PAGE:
There was a cutting and unforgiving chill at Anfield on Saturday afternoon that wasn’t exactly balanced by much warmth being omitted from the performance on the pitch.
Eighth position, ten points adrift of the Champions League places, sat behind luminaries such as Fulham and Brighton, missing our alpha central defender, labouring without a glut of attacking talent, and too many players struggling for consistency, halfway through our Premier League campaign and we can only hope that it will prove to be a season of two halves.
Inconsistency continues to dominate Liverpool’s landscape. 19 league games in and we have failed to win in three more games than we have won, and if you remove the mirage of a 9-0 victory over Bournemouth from our list of results, then our goal difference would reside at an unimpressive 0.
If Jurgen Klopp and his team were to be handed a midterm school report the synopsis might not quite be threatening ‘see me’ territory, but it would undoubtedly sit in the ‘must do better’ category.
It wasn’t that Liverpool did much wrong on Saturday, and to be fair errors were at a premium, but there was a distinct lack of compelling forward propulsion.
Liverpool’s conservative approach
This was a risk-free approach, but I get why. Just one point now from the last nine available to us, and confidence is still something to rebuild, rather than put on the line.
We worked hard across the pitch against Chelsea, and it was wonderful to see James Milner, Stefan Bajcetic and Naby Keita rewarded for their efforts at Molineux in midweek, leaning into Klopp’s insistence that he isn’t too loyal to other players.
While Milner can’t defy his age for much longer and Keita’s future surely lies away from Anfield, without playing as well as he can, Bajcetic will have taken a huge step forward in his development on Saturday. A game where he started impressively before being increasingly constrained by the yellow card he picked up, noticeably becoming more reticent in making interventions he would have done if not fearful of a second yellow. As learning curves go, this was an invaluable one for him.
Bajcetic’s selection ahead of Fabinho was a ringing endorsement of his potential and abilities, while it also acted as a clear message to the Brazilian that he will need to return to the peak performances of his past to fend off the threat of the Spanish teenager.
In a world of us craving new midfield recruitments, it is worth celebrating that we already have one component that can play an integral part of this much hoped for renewal.
The second half of the season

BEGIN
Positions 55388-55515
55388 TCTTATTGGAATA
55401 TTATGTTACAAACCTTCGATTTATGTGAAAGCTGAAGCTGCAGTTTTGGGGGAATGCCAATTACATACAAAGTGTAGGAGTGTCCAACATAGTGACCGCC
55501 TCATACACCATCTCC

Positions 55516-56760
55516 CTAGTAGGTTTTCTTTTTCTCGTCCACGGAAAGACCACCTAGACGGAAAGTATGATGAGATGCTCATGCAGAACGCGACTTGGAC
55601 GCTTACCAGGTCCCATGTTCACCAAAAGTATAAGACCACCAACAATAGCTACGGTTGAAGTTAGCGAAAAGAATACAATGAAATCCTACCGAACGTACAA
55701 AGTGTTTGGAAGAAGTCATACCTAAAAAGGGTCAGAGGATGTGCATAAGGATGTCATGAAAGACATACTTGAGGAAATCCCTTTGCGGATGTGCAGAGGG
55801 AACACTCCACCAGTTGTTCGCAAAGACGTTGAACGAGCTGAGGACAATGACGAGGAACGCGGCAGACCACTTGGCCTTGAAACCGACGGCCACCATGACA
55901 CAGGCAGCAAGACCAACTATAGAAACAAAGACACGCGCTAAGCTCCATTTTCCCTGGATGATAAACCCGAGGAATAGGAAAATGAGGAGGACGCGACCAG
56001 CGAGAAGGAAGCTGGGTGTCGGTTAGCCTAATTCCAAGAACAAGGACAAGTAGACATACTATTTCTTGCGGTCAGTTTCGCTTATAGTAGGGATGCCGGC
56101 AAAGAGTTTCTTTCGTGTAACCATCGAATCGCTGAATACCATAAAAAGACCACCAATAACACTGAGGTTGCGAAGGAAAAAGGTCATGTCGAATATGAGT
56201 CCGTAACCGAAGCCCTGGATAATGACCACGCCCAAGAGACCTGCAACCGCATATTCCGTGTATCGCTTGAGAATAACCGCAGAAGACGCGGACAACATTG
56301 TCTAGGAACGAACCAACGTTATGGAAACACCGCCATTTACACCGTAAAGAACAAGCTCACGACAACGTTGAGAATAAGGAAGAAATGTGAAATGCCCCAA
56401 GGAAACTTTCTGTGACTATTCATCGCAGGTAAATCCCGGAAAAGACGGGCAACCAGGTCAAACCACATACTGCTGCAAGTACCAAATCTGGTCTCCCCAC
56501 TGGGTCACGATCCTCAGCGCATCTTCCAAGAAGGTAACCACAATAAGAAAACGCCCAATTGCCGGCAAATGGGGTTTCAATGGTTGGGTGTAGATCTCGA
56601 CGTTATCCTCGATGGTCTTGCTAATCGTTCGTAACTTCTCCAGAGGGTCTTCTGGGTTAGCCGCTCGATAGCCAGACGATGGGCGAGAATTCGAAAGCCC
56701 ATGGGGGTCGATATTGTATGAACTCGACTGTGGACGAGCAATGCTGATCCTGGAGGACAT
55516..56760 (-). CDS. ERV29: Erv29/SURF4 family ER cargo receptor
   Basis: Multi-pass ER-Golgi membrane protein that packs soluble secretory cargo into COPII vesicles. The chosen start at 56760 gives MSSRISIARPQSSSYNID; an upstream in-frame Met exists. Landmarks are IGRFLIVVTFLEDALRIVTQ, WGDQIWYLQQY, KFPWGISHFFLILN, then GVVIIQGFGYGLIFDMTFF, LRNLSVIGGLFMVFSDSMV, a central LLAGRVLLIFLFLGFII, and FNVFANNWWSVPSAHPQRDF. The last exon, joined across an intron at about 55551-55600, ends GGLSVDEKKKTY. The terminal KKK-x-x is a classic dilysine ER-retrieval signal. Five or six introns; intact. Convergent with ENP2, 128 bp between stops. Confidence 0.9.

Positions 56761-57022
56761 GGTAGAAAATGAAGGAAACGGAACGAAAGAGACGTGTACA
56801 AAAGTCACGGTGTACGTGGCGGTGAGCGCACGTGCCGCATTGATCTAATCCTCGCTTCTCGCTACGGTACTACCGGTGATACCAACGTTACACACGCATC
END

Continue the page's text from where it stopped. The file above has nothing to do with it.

Of the ten games we will face on our travels, only three – or arguably two – of them will be up against teams with league title or Champions League aspirations behind their efforts; Newcastle, Man City and Chelsea.
The visit of a bouncing Fulham, and towards the final acts of the season, Brentford and Aston Villa – who, with four months to go will be looking at the league table and feeling like European qualification is not exactly beyond them, although I wouldn’t bet against those dreams having dissipated by the time May rolls around.
Not in a pleasing situation at the turn of the league season by any means, Liverpool’s destiny can still be moulded within their own hands.
Klopp described Saturday as a small step forward, but we will need to start taking some bigger strides forward if we are to bridge the widening gap to a top-four finish. We are a team that can get its shit together as abruptly as it can lock itself into reverse, and we will need to get our shit together pretty rapidly.
As things stand, three of our next four league fixtures are on the road, and we have only one home league game this side of March, that being a Merseyside derby – which you know all too well probably has 0-0 written all over it. No matter how abysmal our blue cousins might be, you just know that they will arrive at Anfield with Sean Dyche as their newly appointed manager.
Beyond that, our next visitors will be the team from Old Trafford. These represent two opponents that are heavily invested in our misery.
Now faced with a fortnight off from league duties, Liverpool are handed plenty of thinking time, just at a juncture when we are in danger of overthinking our predicament.
On one hand we need to deal with football one game at a time, but on the other, the bigger picture can’t be ignored either.